Find a cool/shady spot to wash your car. This will keep your car wash solution from drying car before it is rinsed off the car. Also, it is best to wash your vehicle on a calm day. Wind can stir up dust and grit that is attracted to wet surfaces, causing light scratches in the paint.
Begin the car wash process with two buckets. One is for your shampoo solution and the other is clean water to rinse your wash mitt. The majority to swirl marks are caused from grit (sand, dust, particles) embedded in the wash mitt . . . that’s why you’ll be rocking the second, clean bucket of water.
Use high quality car shampoos and wash mitts, your vehicle will thank you!
Fill a 5-gallon bucket ½ full with water. Add the correct amount of wash soap based upon label recommendations. Fill the bucket the rest of the way, agitating the water to fully activate suds. The second bucket will be filled with clean water for rinsing your wash mitt.
Pro Tip: Throw a Grit Guard into each bucket. This will allow the grit to settle on the bottom of the bucket, and not return to your wash mitt.
Cool down the exterior of your vehicle by thoroughly rinsing the surface. This helps to remove the loose dirt and grime prior to washing.
Pro Tip: Use a high-pressure hose nozzle, or a pressure washer, to loosen and remove dirt from the wheels, wheel-wells, and undercarriage.
Begin the washing process by cleaning the wheels, along with the wheel wells. This is because you should be using a wheel cleaner/degreaser, and want to be able to wash off any overspray that gets on the paint. It’s good to have a dedicated bucket, sponge, and brush for cleaning the wheels and surrounding area.
Rinse the wheel area. Spray on cleaner/degreaser to the rims and undercarriage. Agitate the areas with a wash mitt/soft brush. Then rinse off. Follow-up with rinsing the tire, applying cleaner to the tire, scrub/agitate with tire brush, and thoroughly rinse off.
Do one wheel at a time. You don’t want the soaps and chemicals to dry on to your rims during the process.
Pro Tip: Use a pump sprayer to easily apply the wheel cleaner/degreaser.
Washing your Vehicle
Now you are ready to wash your car! Load up that wash mitt with some car shampoo (from the sudsy bucket), and wring it out over the surface you are about to wash. This will loosen up the dirt on the surface, and act as a slick barrier to wash off the grime without scratching the paint.
Go small. Keeping the wash areas small allows you to rinse out the wash mitt frequently (in the clean bucket). Plus, it lessens the chance that the soap will dry prior to being rinsed off. After you have washed an area, give it a quick rinse to get rid of the left-over suds.
Always wash your vehicle from top to bottom (except for the wheels). The law of gravity says that the dirtiest areas of your vehicle will be those that are closest to the ground. You don’t want to compromise and scratch the rest of your paint by getting all that grit in your wash mitt.
Circles are out, straight lines are in. Wash in straight, overlapping lines. Remember to use both sides of your wash mitt.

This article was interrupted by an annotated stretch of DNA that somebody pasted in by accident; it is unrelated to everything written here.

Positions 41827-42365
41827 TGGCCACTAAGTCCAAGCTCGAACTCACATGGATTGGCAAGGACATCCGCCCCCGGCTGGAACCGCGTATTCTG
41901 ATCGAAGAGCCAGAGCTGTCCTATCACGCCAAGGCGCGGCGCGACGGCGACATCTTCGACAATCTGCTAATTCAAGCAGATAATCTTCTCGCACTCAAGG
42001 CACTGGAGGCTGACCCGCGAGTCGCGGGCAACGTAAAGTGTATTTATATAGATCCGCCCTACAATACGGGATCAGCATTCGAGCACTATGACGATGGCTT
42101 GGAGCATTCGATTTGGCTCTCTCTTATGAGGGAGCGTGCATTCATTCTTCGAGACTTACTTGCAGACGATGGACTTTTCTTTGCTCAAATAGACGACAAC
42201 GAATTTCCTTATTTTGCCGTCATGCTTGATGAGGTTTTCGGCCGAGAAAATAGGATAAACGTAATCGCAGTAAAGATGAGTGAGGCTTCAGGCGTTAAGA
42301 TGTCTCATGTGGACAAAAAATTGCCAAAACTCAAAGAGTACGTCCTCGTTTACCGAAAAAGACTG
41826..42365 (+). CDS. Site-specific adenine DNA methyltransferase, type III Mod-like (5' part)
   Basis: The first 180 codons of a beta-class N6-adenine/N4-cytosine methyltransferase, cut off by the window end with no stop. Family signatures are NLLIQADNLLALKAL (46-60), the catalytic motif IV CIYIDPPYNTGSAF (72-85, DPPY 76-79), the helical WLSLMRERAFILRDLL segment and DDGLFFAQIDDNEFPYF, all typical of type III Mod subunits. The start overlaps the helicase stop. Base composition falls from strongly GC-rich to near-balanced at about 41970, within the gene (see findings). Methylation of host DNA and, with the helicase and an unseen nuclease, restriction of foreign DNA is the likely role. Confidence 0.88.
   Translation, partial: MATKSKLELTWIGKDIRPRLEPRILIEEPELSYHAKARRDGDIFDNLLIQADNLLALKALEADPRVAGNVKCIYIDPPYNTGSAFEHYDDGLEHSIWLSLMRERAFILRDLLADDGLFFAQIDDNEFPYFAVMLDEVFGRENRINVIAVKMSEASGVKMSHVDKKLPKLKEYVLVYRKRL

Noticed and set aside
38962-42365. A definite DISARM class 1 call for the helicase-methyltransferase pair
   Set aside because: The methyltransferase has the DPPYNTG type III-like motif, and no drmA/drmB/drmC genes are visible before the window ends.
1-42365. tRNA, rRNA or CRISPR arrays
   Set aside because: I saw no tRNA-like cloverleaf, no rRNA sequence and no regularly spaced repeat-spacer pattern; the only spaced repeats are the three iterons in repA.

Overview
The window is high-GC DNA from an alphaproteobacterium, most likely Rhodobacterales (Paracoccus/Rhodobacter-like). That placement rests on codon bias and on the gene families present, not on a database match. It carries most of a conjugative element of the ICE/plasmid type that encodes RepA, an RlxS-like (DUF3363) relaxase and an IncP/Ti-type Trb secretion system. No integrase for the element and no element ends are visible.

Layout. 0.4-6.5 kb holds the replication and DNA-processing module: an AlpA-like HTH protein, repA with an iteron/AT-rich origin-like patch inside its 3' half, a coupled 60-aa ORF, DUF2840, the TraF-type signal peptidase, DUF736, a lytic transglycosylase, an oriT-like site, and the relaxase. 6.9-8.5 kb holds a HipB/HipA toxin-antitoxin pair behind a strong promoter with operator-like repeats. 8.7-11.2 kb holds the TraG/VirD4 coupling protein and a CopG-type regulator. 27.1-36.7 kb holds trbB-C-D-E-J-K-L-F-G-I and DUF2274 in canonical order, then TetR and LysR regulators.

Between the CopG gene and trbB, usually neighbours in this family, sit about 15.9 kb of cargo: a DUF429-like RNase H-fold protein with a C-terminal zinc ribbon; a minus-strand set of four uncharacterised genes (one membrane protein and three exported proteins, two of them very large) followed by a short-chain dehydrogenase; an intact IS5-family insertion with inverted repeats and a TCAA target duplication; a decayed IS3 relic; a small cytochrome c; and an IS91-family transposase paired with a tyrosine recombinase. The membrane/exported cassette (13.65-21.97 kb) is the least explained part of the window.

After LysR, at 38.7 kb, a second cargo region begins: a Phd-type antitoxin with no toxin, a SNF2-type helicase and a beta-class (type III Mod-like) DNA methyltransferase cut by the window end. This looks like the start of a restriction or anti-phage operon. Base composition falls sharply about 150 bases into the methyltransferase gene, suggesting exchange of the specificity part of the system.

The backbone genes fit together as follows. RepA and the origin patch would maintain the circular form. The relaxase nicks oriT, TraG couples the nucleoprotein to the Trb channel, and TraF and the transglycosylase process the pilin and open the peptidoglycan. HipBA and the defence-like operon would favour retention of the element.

When you get to the bumpers and rocker panels, inspect for bug and road splatter. Use a bug sponge and appropriate cleaner to remove any accumulated junk.
Pro Tip: Foam gun!
Open up the hose nozzle completely, allowing the water to thoroughly rinse off all the suds. You should have gotten most of the suds off during some of the smaller rinses, but this allows for a final check to make sure you washed everything.
Pro Tip: Let the water sheet off the vehicle, which leaves less water drops behind, allowing the drying process to go quicker. Plus, this lessens the chance of water spots.
Drying Your Car
Start with a high-quality chamois. Gently dry the surface with straight, overlapping swipes. There is no need to apply a lot of pressure, you’re just taking off the majority of the water.
Pro Tip: Use a high quality, micro-fiber towel to remove any remaining droplets or streaks, completely drying the surface to avoid any water marks.
Sometimes you run into some seriously nasty grime that doesn’t seem to want to dome off. Here are a few of the most common issues, and how to deal with them like a pro.
We all want our ride to look and perform its best. One of the simplest ways we can go about this is by keeping it, and all its parts, clean. Keeping your car clean helps keep the finish looking new, and will help to prevent damage from the elements. These are our five steps to detail your car.
Detail Your Car in Five Easy Steps
For those days that you want to forgo the professional detailer, and get your hands a little sudsy. Here’s the quick-and-easy on how you can go about getting your vehicle to look in tip top shape.
1. Exterior Prep and Clean
Try to wash your vehicle in a cool, shady spot. This helps to reduce the suds drying onto the paint.
Begin the car wash process with two buckets. One is for your shampoo solution and the other is clean water to rinse your wash mitt. The majority to swirl marks are caused from grit (sand, dust, particles) embedded in the wash mitt.
Fill your buckets. One with a high-quality car shampoo and the other with clean water.
Pro Tip: Throw a Grit Guard into the bottom of each bucket.
Thoroughly rinse the exterior surface of your vehicle. This will cool down the surface, while removing some the loose dirt and grime prior to washing.
Begin the washing process by cleaning the wheels, along with the wheel wells. This will allow you to wash off any of the chemical overspray from the paint.
Pro Tip: Use a pump sprayer to easily apply the wheel cleaner/degreaser.
Load up that wash mitt with some car shampoo (from the sudsy bucket), and wring it out over the surface you are about to wash.
Pro Tip: Foam gun!
Wash your vehicle from top to bottom (except for the wheels).
Wash in straight, overlapping lines, using both sides of your wash mitt.
Rinse each section once you have washed it. You don’t want the suds to dry on the paint.
Use a bug sponge and appropriate cleaner to remove any accumulated junk (i.e. bug splatter, overspray, road grime).
Thoroughly rinse off all the suds, allowing the water to sheet off the vehicle.
Use a high-quality chamois to gently dry the surface with straight, overlapping swipes.